Coming of age is a genre in film rarely done justice, but Rob Reiner, director of Stand By Me and When Harry Met Sally, puts his familiarity with the genre to good use in his 2010 romantic comedy film Flipped.
In 1957 when 7 year olds Bryce Loski and Juli Baker meet, Juli is smitten but Bryce isn’t so sure. They attend the same school and live opposite each other, yet Bryce does all he can to avoid Juli despite her obvious affection towards him. Over the next six years she persists and yet he is irritated by the attention she gives him. Their friendship gradually builds but fluctuates over the years, she likes him and then she doesn’t, he likes her and then he doesn’t, and each time we see it from the point of view of both, bringing a personal touch to this heart warming film.
Madeline Carroll and Callan McAuliffe, portraying Juli and Bryce, play their characters with wisdom well beyond their years, their emotions honest and powerful. Juli’s eccentric parents are played with a touching gentleness by Aidan Quinn and Penelope Ann Miller. Rebecca De Mornay and Anthony Edwards bring to life the conservative and troubled parental figures of the Loski family while John Mahoney’s portrayal of the grandfather, Chet, brings warmth and joy to the family.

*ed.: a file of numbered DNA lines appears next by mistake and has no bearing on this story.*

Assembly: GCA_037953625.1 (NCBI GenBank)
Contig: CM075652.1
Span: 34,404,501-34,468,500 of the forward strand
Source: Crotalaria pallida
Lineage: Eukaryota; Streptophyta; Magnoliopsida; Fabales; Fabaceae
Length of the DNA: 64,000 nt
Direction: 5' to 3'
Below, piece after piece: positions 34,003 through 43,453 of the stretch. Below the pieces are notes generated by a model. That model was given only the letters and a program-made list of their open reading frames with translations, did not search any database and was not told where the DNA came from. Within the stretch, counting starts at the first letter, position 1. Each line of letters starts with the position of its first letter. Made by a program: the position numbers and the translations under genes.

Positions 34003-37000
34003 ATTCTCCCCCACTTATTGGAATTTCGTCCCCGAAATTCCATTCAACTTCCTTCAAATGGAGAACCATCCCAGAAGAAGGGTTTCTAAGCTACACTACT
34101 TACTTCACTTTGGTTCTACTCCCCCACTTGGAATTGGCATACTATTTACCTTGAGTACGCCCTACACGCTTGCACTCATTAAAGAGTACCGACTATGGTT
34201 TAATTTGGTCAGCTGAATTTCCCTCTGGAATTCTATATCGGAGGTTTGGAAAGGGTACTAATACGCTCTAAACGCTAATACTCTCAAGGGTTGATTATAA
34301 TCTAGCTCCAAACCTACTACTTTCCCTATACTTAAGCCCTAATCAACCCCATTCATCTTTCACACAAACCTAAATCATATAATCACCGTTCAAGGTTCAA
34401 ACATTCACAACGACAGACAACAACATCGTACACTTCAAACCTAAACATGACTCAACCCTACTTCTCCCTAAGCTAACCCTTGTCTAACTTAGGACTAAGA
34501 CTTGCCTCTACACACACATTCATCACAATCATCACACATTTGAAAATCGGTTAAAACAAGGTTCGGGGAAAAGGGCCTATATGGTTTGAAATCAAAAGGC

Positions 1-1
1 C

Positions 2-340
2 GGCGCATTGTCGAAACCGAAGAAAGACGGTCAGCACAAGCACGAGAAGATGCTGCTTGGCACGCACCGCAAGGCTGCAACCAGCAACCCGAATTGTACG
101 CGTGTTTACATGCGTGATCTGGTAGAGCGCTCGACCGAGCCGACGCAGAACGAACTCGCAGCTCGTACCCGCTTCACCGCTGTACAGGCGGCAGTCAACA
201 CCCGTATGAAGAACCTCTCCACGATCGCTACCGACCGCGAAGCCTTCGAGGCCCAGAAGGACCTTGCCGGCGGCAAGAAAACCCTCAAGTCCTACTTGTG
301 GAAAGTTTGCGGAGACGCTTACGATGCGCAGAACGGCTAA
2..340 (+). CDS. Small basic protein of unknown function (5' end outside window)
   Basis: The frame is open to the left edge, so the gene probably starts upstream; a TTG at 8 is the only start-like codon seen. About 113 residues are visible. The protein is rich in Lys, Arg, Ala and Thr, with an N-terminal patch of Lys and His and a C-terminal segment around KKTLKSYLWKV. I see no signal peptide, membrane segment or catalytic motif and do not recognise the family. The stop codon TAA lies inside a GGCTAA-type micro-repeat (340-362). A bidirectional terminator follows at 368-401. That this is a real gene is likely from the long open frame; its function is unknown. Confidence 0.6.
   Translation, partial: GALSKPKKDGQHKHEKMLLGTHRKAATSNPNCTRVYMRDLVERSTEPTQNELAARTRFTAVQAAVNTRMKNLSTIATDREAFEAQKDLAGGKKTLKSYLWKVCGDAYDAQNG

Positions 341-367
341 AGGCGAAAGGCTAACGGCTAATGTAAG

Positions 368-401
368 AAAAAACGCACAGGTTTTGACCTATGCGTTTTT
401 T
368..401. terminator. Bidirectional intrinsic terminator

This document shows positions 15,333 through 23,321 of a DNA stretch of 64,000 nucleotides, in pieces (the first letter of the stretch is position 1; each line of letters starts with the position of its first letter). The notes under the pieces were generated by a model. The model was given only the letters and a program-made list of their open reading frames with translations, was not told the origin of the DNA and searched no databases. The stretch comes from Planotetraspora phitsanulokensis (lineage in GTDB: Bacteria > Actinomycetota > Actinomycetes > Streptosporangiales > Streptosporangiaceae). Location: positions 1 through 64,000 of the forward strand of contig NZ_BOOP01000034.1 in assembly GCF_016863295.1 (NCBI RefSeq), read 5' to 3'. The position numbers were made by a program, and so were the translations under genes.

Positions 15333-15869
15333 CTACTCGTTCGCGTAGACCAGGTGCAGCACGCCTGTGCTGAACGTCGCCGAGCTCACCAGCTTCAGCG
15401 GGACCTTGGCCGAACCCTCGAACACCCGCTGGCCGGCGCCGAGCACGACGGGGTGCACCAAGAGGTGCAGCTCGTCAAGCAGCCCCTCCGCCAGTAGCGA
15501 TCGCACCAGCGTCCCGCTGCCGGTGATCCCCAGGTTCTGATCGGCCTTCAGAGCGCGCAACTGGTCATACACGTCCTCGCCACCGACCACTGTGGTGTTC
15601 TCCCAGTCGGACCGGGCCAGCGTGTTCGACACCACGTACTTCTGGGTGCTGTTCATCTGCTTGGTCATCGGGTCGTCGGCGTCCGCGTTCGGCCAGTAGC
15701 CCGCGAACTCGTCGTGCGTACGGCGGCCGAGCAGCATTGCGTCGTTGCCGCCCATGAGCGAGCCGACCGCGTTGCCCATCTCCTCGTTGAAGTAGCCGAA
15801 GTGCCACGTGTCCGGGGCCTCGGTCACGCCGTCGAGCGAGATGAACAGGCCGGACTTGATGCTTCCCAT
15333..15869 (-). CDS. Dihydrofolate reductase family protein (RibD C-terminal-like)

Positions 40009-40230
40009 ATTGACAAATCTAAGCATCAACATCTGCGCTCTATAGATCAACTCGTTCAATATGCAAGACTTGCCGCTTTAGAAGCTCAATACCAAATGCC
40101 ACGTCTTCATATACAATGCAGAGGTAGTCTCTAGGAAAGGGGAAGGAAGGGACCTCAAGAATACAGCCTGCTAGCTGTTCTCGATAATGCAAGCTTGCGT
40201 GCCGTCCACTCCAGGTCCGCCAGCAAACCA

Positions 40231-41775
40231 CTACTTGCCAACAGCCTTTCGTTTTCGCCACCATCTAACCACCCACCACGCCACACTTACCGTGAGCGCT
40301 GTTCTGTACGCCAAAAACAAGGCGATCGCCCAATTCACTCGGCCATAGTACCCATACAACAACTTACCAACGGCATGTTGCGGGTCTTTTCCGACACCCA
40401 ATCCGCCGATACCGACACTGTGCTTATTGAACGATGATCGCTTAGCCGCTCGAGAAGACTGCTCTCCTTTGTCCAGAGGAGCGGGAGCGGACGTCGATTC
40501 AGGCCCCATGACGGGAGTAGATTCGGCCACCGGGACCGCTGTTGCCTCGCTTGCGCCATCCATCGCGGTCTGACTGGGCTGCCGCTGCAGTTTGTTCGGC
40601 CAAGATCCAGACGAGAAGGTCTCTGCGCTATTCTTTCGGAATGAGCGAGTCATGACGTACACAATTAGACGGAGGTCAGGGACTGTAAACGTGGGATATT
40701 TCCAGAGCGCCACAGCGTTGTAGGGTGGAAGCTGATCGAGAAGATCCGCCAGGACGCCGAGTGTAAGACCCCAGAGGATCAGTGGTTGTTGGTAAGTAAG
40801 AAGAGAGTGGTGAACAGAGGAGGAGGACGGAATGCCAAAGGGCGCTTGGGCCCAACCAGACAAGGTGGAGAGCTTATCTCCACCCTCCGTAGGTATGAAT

The soundtrack of the films is formed of a wonderful array of songs synonymous with the excitement of the mid-century music scene, and each song brings a dazzling nostalgia to the film. Both the cinematography and editing gave the film a beautiful iridescence, the colours and light filling the screen with emotion. Reminiscent of the scintillating Technicolor films of the 1950s, the costumes, too, were crafted with thought and imagination to draw on the wide-eyed innocence of the teenagers of the time.
Flipped is a beautifully told journey of the relationship between two teenagers, drawing on the splendour and confusion of first love with a painful realism not often captured on film.